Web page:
Emin withdraws movie from UK distribution

Tracey Emin has withdrawn her film Top Spot from distribution in the UK because of the 18 rating. The Guardian says:

Emin, 41, had already criticised the British Board of Film Classification (BBFC) last month over the rating they awarded her film, saying the teenage audience it was aimed at would not be able to see it.

Now she has decided to withdraw it completely from UK cinema release, although it will still be shown next month on BBC3.

Indeed BBC3 are planning on showing the film over Christmas, times aren’t yet known, but the chances are that Teenagers will be able to watch it then.

The movie is based on Emin’s own experiences as a Teenager and growing up, and both she and Tartan films feel that this is very relevant to today’s Teenagers. Hamish McAlpine, owner of Tartan Films, said:

This film was made specifically for 15-year-olds to try to advise and help them with the pitfalls of growing up as a teenager in modern Britain.

“Now the film has been denied its audience, it just seems pointless to release the film. Tracey was given the opportunity to mutilate her film in order to obtain a 15 certificate, but quite rightly refused to accede to this request from the BBFC.”

It all seems to hang on one scene of a suicide, and there is talk that it shows someone how to carry out an effective suicide. This definitely goes against the BBFC rules, but Tartan goes on to point out that The Virgin Suicides shows this just as effectively but with a number of teenagers, and this received an 18 certificate.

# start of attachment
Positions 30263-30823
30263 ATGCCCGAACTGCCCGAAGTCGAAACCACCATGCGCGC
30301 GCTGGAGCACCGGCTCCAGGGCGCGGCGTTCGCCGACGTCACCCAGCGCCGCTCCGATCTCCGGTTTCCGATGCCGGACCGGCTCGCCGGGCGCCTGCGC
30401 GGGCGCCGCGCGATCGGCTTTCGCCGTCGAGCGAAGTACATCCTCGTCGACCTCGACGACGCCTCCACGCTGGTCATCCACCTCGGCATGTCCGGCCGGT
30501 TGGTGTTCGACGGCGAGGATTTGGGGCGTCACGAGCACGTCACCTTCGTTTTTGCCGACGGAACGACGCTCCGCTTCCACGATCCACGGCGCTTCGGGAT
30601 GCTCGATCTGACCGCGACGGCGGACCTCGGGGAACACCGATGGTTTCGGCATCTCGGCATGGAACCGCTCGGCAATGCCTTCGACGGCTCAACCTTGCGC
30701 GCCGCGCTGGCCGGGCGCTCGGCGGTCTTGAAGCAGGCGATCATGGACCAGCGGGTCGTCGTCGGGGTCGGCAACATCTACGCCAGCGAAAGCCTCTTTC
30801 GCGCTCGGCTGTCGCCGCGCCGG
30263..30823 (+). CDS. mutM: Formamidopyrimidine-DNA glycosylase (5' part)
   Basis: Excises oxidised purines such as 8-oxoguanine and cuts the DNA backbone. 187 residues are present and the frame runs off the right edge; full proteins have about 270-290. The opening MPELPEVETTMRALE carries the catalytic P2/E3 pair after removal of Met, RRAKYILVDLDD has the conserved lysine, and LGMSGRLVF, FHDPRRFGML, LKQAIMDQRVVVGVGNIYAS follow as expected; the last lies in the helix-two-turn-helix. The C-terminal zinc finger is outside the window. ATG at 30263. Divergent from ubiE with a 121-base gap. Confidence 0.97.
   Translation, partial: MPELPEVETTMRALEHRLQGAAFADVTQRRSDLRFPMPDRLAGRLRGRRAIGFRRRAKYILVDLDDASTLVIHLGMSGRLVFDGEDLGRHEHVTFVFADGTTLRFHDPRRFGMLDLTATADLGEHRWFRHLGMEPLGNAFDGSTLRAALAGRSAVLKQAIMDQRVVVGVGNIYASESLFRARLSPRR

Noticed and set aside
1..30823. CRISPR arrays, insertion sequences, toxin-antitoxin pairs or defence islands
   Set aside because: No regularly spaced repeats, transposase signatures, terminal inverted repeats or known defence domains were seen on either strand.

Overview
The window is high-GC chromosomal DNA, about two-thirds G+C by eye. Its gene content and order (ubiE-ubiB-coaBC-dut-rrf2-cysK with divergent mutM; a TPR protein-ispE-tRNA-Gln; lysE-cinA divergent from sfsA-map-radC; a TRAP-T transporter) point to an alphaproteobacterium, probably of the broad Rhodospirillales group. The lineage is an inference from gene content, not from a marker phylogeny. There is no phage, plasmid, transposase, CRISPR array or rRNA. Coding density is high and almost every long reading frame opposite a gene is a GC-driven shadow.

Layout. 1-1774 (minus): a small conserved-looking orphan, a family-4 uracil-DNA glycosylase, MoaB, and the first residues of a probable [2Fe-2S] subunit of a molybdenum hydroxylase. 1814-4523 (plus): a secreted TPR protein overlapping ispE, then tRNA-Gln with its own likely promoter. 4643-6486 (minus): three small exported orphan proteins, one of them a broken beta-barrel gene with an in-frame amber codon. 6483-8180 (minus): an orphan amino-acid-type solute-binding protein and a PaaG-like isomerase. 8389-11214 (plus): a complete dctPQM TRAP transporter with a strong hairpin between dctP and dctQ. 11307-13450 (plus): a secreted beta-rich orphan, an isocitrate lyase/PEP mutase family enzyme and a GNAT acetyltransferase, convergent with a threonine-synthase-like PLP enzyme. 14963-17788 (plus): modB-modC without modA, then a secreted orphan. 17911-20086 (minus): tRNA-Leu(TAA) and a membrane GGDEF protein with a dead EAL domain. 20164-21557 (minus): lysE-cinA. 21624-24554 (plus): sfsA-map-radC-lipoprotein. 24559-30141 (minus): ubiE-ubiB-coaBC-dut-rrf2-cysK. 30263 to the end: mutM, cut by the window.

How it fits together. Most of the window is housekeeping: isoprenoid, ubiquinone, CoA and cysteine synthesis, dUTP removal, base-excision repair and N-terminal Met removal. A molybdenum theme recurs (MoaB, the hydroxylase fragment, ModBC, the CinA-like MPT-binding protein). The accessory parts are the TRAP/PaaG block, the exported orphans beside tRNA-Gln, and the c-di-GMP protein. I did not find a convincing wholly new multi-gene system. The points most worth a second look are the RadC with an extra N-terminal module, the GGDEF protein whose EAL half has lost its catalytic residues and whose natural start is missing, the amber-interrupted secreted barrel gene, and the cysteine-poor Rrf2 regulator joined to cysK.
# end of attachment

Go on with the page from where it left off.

Censorship is a seriously sore point for me, and it drives me totally nuts. However I can’t help thinking that the BBFC have really relaxed things over the last five years or so, to the point where you can receive an 18 certificate and show actual physical sex in a movie, as long as it is relevant to the story. We are also seeing numbers of films that were previously banned, now getting releases.

Yet I can’t see what the problem is, if BBC3 are showing the movie then surely either the BBFC or BBC3 have got it wrong somehwere. One of them must have the wrong opinion of the film, and this scene in particular.

It all goes around the idea of people being influenced by movies, and never mind just movies, TV, games, etc. I know where I stand on that topic, and if someone is of the frame of mind to commit an act they will do it, movie, TV, videogame or not. We are to blame, not society, not the experience of watching an flashing screen.

I applaud Emin’s decision to withdraw the film, I don’t necessarily say that the certificate it has been given is wrong, but I think it shows belief in her movie and what it should be. Also great news is that Tartan are standing with her. Probably for the controversy and associated sales!

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